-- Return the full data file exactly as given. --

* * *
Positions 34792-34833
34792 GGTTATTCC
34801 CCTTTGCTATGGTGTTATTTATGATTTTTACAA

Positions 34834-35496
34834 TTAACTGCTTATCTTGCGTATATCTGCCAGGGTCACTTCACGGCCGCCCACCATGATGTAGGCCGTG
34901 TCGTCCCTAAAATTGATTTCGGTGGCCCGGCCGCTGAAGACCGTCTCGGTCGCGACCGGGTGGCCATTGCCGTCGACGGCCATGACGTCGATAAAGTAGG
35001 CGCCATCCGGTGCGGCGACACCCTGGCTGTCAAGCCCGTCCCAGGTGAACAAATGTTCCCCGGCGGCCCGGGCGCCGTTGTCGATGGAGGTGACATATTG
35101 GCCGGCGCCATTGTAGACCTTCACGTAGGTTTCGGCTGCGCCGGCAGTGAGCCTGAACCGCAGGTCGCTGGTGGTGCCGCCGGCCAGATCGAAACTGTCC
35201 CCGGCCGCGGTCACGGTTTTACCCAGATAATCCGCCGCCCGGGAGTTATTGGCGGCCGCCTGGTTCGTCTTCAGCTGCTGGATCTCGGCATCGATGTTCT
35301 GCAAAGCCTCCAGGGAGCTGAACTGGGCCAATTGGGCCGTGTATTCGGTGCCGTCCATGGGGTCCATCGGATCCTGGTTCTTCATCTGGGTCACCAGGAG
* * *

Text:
Positions 34792-34833
34792 GGTTATTCC
34801 CCTTTGCTATGGTGTTATTTATGATTTTTACAA

Positions 34834-35496
34834 TTAACTGCTTATCTTGCGTATATCTGCCAGGGTCACTTCACGGCCGCCCACCATGATGTAGGCCGTG
34901 TCGTCCCTAAAATTGATTTCGGTGGCCCGGCCGCTGAAGACCGTCTCGGTCGCGACCGGGTGGCCATTGCCGTCGACGGCCATGACGTCGATAAAGTAGG
35001 CGCCATCCGGTGCGGCGACACCCTGGCTGTCAAGCCCGTCCCAGGTGAACAAATGTTCCCCGGCGGCCCGGGCGCCGTTGTCGATGGAGGTGACATATTG
35101 GCCGGCGCCATTGTAGACCTTCACGTAGGTTTCGGCTGCGCCGGCAGTGAGCCTGAACCGCAGGTCGCTGGTGGTGCCGCCGGCCAGATCGAAACTGTCC
35201 CCGGCCGCGGTCACGGTTTTACCCAGATAATCCGCCGCCCGGGAGTTATTGGCGGCCGCCTGGTTCGTCTTCAGCTGCTGGATCTCGGCATCGATGTTCT
35301 GCAAAGCCTCCAGGGAGCTGAACTGGGCCAATTGGGCCGTGTATTCGGTGCCGTCCATGGGGTCCATCGGATCCTGGTTCTTCATCTGGGTCACCAGGAG